A music industry trade body launched Monday electronic identity tags to keep tabs on Internet music sales in a bid to compensate musicians and song writers as more of their works become available online. The Global Release Indentifier, or GRid, is a code akin to the Universal Product Code (UPC) bar code found on a CD or cassette tape in stores.
The aim is to track each time a record label, online retailer or distributor such as Microsoft's MSN or Italian Internet service provider Tiscali sells a song in the form of a Web stream or download. Such tracking initiatives are considered vital to an industry that is reeling from lost sales compounded by a slumping global economy and the growth in online music piracy.
With the GRid initiative, resellers would be charged an annual fee of 150 pounds ($245.10), for which they can issue an identity tag to millions of songs sold online.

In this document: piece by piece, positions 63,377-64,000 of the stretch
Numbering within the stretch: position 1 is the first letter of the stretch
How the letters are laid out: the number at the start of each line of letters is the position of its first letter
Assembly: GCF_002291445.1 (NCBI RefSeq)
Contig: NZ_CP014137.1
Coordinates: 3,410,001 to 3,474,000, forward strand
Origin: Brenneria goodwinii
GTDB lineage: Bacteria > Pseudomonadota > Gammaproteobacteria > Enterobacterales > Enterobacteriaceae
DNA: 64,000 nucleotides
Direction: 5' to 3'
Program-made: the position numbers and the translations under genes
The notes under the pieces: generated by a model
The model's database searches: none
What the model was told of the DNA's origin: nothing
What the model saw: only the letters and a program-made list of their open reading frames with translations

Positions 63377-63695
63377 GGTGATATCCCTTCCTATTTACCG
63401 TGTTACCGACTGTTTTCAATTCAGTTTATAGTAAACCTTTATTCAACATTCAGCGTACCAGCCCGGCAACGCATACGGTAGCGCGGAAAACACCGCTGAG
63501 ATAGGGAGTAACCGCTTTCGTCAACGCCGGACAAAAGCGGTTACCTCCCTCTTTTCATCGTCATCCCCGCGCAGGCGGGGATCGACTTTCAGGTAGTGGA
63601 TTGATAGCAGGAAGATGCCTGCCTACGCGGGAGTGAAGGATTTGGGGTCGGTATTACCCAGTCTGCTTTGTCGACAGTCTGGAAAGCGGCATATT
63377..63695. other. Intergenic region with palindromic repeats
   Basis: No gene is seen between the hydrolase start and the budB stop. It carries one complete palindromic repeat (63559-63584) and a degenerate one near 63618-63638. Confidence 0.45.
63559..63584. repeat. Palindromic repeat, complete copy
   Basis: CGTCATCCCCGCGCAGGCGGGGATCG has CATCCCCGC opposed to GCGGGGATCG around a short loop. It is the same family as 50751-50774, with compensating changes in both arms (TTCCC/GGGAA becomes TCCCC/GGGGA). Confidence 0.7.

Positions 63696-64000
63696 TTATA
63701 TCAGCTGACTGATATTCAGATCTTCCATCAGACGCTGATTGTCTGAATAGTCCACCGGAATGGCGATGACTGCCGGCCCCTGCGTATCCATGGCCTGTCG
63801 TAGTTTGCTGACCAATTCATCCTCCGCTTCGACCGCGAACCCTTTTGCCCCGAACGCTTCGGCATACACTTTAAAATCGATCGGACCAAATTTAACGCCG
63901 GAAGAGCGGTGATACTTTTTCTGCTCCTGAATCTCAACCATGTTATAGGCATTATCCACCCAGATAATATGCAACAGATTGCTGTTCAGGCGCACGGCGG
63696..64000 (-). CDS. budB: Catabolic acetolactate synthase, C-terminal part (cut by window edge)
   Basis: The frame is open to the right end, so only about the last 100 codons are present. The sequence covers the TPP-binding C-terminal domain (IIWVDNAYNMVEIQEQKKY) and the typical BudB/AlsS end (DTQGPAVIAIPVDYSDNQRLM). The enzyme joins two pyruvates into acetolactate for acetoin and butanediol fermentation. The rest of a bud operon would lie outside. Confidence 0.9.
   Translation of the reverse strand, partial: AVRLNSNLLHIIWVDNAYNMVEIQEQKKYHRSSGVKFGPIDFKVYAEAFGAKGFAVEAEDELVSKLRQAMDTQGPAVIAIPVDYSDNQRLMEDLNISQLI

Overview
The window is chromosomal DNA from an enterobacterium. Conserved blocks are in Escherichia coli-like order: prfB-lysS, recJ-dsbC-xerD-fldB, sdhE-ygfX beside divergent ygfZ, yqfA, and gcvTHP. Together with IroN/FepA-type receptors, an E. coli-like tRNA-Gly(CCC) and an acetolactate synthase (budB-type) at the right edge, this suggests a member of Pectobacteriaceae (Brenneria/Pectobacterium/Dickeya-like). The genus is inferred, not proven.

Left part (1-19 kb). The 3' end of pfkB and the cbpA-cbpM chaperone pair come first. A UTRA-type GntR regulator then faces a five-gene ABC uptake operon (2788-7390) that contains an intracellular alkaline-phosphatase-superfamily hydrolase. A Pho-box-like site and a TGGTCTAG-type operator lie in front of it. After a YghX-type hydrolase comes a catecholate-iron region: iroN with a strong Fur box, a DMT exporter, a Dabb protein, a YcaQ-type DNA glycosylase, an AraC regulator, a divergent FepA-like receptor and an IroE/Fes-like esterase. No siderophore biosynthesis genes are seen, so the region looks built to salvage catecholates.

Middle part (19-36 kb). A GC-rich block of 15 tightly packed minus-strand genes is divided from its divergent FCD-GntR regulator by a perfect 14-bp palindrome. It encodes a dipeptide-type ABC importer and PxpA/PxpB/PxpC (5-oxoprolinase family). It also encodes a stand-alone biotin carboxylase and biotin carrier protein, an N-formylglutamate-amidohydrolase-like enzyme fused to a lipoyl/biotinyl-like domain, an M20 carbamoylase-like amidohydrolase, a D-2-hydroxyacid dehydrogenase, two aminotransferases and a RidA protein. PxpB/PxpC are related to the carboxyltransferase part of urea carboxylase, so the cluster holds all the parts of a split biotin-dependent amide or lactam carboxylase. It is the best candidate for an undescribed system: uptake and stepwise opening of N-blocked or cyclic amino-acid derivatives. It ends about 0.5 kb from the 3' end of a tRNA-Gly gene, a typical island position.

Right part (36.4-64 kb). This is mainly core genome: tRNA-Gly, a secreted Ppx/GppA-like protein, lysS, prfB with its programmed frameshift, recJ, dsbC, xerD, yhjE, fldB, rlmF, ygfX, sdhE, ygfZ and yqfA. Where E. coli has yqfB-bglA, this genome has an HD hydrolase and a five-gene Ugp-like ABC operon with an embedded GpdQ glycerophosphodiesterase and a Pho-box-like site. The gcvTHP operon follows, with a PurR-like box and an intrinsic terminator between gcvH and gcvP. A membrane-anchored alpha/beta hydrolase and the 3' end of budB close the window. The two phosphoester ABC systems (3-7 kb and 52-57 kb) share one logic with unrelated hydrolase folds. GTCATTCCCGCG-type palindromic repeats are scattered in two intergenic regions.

Each track will be distributed with an individual GRid serial number. Like a bar code, it will be reported back to rights societies and collection agencies so that artists can be compensated for sales.
International Federation of Phonographic Industry (IFPI) and Recording Industry Association of America (news - web sites) (RIAA) have been developing the standard for the past two years.
"If this is done properly, the artists and authors of music will be paid adequately for the sale of their works online," said Paul Jessop, chief technology officer of the IFPI.
He added the GRid initiative is a voluntary system, and that the fee would, initially at least, be covered by the resellers.